Skip to main content

Thank you for visiting nature.com. You are using a browser version with limited support for CSS. To obtain the best experience, we recommend you use a more up to date browser (or turn off compatibility mode in Internet Explorer). In the meantime, to ensure continued support, we are displaying the site without styles and JavaScript.

Scanning electron micrograph of the bacterium Meiothermus ruber.

The hot-spring bacterium Meiothermus ruber has calcium ion channels similar to those found across the animal kingdom. Credit: Tindall et al./Stand Genomic Sci. (CC BY 2.5)

Molecular biology

Hardy microbes hint at primeval roots for a key animal protein

Complexes that are central to nerve-cell function might predate the split between bacteria and the lineage that led to more-complex organisms.

A vital structure found in the neurons of all animals might have originated in bacteria.

Cells’ outer membranes contain specialized proteins called ion channels, which open to allow ions into or out of the cell. In neurons, the opening of calcium ion channels can cause an influx of charge that creates a nerve signal.

A team led by Katsumasa Irie at Nagoya University in Japan looked for bacterial versions of calcium ion channels and identified one in a hot spring bacterium called Meiothermus ruber. Mutation of a single amino acid caused the bacterial ion channel to lose its preference for calcium and deliver other charged molecules, such as sodium, into a cell as well.

The same amino acid is found in many calcium ion channels in eukaryotes, organisms — such as animals — whose cells contain complex structures. This suggests that the channels originated in a common ancestor of bacteria and animals, the researchers say.

More Research Highlights...

Auroras on Jupiter

Jupiter’s aurora glows blue in this composite image. A newly detected radio signal might be the signature of a similar aurora on a planet in another solar system. Credit: NASA/ESA/J. Nichols, Univ. Leicester

Astronomy and astrophysics

Wiggly signal hints of an aurora on a planet far from the Solar System

A vast radio observatory on Earth detects signals similar to those generated by the aurora on Jupiter.
Members of the "Ice Memory project" extract an ice core piece out of a drill machine

Scientists extract an ice core from the Col du Dome glacier near the top of Mont Blanc in the French Alps. A similar core documents changes in emissions of an ozone-depleting gas. Credit: Philippe Desmazes/AFP/Getty

Atmospheric science

Ice on the Alps’s highest peak details a pollutant’s rise

A glacier on Mont Blanc provides a decades-long record of the use of bromine, which corrodes the ozone layer.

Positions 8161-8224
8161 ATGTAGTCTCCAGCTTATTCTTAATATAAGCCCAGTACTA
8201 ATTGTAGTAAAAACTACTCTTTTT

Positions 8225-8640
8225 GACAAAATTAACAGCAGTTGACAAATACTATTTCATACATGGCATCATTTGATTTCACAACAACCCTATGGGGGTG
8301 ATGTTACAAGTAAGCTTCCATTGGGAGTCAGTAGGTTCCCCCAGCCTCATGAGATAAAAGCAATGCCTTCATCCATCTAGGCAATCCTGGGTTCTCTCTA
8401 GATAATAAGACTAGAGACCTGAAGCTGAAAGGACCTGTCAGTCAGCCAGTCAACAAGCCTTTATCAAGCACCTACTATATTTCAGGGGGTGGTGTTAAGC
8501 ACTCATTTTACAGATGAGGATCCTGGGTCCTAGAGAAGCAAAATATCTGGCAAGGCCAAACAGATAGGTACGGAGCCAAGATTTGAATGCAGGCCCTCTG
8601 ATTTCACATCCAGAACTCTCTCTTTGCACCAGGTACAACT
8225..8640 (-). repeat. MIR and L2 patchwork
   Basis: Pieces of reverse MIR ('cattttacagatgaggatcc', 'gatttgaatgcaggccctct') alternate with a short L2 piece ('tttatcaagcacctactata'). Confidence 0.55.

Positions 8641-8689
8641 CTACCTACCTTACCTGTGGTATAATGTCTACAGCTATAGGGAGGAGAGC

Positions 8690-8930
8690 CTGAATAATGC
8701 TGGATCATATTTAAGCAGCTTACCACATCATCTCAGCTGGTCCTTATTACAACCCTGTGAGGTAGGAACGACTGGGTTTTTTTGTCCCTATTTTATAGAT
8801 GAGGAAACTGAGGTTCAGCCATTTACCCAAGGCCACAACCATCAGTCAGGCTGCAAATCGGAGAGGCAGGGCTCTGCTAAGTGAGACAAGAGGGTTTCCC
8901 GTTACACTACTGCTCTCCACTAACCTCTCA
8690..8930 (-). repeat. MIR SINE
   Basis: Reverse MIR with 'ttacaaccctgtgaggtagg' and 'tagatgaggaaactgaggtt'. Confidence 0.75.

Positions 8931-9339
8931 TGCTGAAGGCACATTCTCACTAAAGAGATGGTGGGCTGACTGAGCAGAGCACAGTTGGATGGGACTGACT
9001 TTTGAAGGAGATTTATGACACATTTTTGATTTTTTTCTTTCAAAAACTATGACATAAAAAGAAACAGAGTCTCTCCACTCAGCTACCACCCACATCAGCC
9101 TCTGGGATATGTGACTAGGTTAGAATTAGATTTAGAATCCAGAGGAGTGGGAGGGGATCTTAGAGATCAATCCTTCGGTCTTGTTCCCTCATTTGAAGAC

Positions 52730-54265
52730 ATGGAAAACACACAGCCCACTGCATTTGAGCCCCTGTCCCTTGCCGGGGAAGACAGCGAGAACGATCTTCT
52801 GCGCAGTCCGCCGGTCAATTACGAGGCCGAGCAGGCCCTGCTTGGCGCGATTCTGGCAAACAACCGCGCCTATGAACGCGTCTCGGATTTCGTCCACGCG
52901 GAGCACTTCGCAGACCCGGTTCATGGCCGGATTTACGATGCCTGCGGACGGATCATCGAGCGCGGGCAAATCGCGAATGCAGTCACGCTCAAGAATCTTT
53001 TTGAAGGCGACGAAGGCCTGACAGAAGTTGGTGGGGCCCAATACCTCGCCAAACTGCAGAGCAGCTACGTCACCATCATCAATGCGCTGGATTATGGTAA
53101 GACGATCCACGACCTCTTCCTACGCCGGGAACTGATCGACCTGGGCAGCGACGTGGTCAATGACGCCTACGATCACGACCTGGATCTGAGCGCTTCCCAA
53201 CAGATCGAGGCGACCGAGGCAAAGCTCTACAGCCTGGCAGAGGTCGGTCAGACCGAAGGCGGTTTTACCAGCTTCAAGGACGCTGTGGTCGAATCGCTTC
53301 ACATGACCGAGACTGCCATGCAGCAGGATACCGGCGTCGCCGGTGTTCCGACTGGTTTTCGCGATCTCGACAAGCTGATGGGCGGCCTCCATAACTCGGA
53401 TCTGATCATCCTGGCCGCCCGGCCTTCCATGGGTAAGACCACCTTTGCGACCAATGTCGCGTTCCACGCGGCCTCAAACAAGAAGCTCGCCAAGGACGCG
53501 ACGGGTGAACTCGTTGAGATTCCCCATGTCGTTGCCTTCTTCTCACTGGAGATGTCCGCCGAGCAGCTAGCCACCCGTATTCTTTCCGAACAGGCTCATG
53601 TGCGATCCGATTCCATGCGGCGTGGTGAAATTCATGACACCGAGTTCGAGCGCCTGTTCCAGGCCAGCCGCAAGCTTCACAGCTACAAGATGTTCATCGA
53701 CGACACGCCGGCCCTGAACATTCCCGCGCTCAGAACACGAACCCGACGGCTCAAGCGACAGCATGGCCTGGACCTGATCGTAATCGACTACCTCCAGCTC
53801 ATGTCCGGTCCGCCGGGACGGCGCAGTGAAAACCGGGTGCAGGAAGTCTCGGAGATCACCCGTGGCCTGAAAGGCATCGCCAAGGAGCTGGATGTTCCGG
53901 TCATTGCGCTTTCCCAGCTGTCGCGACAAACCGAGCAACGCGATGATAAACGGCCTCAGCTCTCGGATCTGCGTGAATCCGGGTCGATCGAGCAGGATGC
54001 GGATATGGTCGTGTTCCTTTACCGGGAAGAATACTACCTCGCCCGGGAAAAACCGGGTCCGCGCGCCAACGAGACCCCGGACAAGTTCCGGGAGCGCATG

Jumping ant guarding pupae and larvae at the nest

The brain of an Indian jumping worker ant (above, guarding pupae and larvae) becomes smaller if she starts to lay eggs but can regrow to its old size if she stops reproducing. Credit: Martin Dohrn/Nature Picture Library

Neuroscience

Ants shrink their brains for motherhood — but can enlarge them when egg-laying ends

Brain volume plummets in ‘gamergate’ ants that gain the ability to reproduce, but rises again with a fall in fertility.
A health worker puts on his personal protective equipment

A health worker in the Democratic Republic of the Congo prepares to care for people infected with Ebola virus during the 2018–20 outbreak, which prompted an extensive genomic analysis. Credit: John Wessels/AFP/Getty

Genomics

An unprecedented genomic analysis helped to curb an Ebola outbreak

Despite extraordinary challenges, scientists managed to sequence a high percentage of Ebola virus genomes from a deadly wave of infections.
Ember and thick smoke from bushfires reach Braemar Bay in New South Wales

Vast bush fires that swept across Australia at the end of 2019 and the start of 2020 filled the skies with enough smoke to warm a portion of the atmosphere. Credit: Saeed Khan/AFP/Getty

Atmospheric science

Smoke from Australian fires turned up the heat in the southern sky

The catastrophic wildfires of late 2019 and early 2020 triggered a lingering temperature rise in a section of Earth’s lower atmosphere.
Visible and infrared images of the device in fully discharged and charged states

A display screen in its uncharged (top left) and charged (top right) state in visible light. The screen reflects one range of infrared wavelengths when uncharged (bottom left) and another range when charged (bottom right). Credit: M. S. Ergoktas et al./Nature Photon.

Optics and photonics

One screen, three images — some invisible in ordinary light

A graphene-based device can display several images simultaneously using a range of wavelengths.
Nature Briefing

Sign up for the Nature Briefing newsletter — what matters in science, free to your inbox daily.

Get the most important science stories of the day, free in your inbox. Sign up for Nature Briefing

Search

Quick links